Tuesday, August 15, 2017

Simian Lives (Even Imaginary) Matter

Here's a true story from the Baudelaire Files:

A couple of weeks ago, Precocious Daughter and I were driving home from her weekly clarinet lesson.

Totally channeling the Goodman vibe, she is.

She was driving, because ever since she got her learner's permit, I basically only drive to work and home again. Everywhere else - Target, music lessons, her dad's place, band practice - she drives.

She is actually a pretty damn good driver. I'm proud of her.

And in fact, except for her two iron-clad rules - 1) the driver picks the radio station and 2) when she's not the driver she picks the radio station - I like being a passenger. It's a novelty I haven't enjoyed since becoming a single mom.

Let's pretend any of these women are me, OK?
Back to the point, though.

We were driving on a stretch of road between suburbs where the speed limit is 50 mph. And naturally, PDaughter was taking tf care of that rather high limit as she drove us home.

And so, while driving at a pretty good clip for a city street, we both saw something in the median.

First, we saw a big-ass crow.

I mean, this thing was the size of a KFC five-piece meal all by itself.

Seriously, effing wings and thighs and biscuits and all that shit.

Second, we saw that said Mr. Crow was presiding over the body of some roadkill. As your standard suburban crow will do.

Spoiler alert: Doesn't give a sh*t whether you call it a crow, blackbird,
or grackle. Will crap on your car and stare you the f*ck down
from the median.

Here's the thing: As we whiz by, PDaughter exclaims, "Was that a monkey?"

As in, was the roadkill we just saw next to the amazingly freaking large crow...an actual monkey?


Oh, Jeebus. I'm sorry for that.

Here's the thing. I saw something in the median that Sunday morning.

I thought it was a large cat...?

Possibly a Siamese, because it was, like, tawny and had a long tail...?

But...A monkey?

What the actual f*ck would an actual dead monkey have been doing in the median of a suburban thoroughfare on a Sunday morning?

Besides something super-interesting but also
inherently very sad?
You can imagine our curiosity.

Unfortunately, the moment passed quickly.

We did not make a U-turn to confirm our suspicions, also unfortunately.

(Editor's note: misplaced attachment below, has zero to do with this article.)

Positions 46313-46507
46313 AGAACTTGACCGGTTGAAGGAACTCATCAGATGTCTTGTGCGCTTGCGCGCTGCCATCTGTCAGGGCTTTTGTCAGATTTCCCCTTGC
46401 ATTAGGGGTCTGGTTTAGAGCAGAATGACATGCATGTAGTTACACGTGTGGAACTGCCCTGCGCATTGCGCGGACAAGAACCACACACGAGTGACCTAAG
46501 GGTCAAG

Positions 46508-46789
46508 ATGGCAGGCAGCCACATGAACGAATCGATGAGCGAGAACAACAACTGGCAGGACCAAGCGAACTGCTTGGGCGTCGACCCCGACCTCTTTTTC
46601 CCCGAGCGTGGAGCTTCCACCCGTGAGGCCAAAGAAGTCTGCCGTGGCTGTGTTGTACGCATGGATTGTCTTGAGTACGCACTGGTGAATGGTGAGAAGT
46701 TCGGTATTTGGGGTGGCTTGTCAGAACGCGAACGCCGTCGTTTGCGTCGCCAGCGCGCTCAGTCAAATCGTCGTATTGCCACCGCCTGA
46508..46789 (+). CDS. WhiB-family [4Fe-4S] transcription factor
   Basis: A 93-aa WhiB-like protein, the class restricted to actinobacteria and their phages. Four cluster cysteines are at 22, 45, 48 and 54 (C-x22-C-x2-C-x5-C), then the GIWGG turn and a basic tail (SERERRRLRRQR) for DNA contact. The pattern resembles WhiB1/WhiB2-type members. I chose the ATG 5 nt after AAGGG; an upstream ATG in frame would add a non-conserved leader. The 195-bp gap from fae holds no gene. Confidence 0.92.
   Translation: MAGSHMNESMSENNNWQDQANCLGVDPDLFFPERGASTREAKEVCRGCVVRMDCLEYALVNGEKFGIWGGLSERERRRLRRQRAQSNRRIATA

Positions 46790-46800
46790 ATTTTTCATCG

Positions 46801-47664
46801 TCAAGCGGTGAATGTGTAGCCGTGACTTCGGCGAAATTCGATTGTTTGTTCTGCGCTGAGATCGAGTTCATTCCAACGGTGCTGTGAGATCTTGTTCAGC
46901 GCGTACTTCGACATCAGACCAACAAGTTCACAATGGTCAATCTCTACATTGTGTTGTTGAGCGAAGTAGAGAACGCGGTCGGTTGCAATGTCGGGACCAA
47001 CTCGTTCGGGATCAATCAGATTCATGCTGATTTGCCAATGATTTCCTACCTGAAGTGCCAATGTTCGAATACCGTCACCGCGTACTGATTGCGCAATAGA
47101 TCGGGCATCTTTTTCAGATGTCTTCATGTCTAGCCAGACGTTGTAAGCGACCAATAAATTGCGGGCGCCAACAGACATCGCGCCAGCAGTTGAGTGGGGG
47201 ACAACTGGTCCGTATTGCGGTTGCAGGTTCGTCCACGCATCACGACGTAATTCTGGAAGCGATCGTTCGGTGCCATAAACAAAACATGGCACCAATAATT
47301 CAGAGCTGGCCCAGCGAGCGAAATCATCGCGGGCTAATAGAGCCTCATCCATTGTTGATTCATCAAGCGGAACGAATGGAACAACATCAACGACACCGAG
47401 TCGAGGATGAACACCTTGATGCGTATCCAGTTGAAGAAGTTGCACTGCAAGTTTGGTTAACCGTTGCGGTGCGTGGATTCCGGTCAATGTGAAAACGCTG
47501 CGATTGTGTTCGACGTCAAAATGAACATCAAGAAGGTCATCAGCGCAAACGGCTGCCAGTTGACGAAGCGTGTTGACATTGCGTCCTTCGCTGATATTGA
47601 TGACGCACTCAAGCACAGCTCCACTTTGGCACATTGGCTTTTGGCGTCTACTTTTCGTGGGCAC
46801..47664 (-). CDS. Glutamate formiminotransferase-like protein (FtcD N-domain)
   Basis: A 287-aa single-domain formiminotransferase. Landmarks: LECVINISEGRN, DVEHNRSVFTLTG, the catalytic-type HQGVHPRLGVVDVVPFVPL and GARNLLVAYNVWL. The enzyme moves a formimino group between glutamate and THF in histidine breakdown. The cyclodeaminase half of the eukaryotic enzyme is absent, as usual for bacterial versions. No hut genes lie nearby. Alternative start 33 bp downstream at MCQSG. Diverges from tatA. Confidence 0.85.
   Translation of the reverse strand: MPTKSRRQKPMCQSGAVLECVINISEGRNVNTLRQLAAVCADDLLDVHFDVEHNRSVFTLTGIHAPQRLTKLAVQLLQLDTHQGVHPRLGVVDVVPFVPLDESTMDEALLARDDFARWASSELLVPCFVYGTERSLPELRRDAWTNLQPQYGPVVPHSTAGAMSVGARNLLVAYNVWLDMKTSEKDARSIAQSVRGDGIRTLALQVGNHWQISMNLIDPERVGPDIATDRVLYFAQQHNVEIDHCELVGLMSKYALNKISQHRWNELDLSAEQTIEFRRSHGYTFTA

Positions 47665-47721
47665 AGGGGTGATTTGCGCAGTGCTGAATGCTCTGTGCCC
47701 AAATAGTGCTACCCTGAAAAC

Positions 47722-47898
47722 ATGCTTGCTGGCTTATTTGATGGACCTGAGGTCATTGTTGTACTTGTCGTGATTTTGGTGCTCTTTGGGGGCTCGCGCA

So what did we see that Sunday morning?

A run-of-the-mill carcass of a squirrel or cat that didn't make it across the road like the fabled chicken?

Or an actual long-tailed, tan-bodied, inexplicable monkey who somehow met its unlikely end along a wide suburban road in Texas, to be attended in death by a glossy black-feathered bird?

I'd like to say I have the answer. But I don't.

As far as PDaughter and I are concerned, we saw a monkey in the median along Belt Line Road between Coppell and Carrollton, Texas.

And we mourn that little guy.

The point is, every little life matters. Try to remember that as you whiz by on the roadway.

Every life.

Every one.


  1. I would have made thw U turn. Well, not when I was 15, but now. Once there was a huge dildo lying in the middle of the driveway to the office building I was working in at the time. About four of us in our office saw it, and turned around to confirm what we had seen.

    1. Was the dildo killed or just grievously injured? Hard to sleep without knowing a little bit more.

  2. When I was six or seven I found a dead boa constrictor in a drainage ditch near my home.
    This was in Nashville, Tennessee. To this day I wonder what killed it.
    Clearly this was a pet that either got loose or, more likely, was intentionally released by someone who found caring for it to be too much of a burden. The same thing has happened further south where boas and other non-native species are now ravaging the Everglades.
    I'm sorry to say it might really have been a monkey.
    I hope not, but some people don't think about how what seems like a small thing can have an enormous impact.

  3. That crow might have had no idea the rarity of the meal it was having. I hope it wasn't a monkey, though.

    I once had a client whose kid was attacked by a monkey here in Houston. In their driveway. The client's driveway, not the monkey's.

    1. It was the monkey's driveway, misappropriated by your client. That's why he was your client, right? Defending his acquisition in court? 'fess up!


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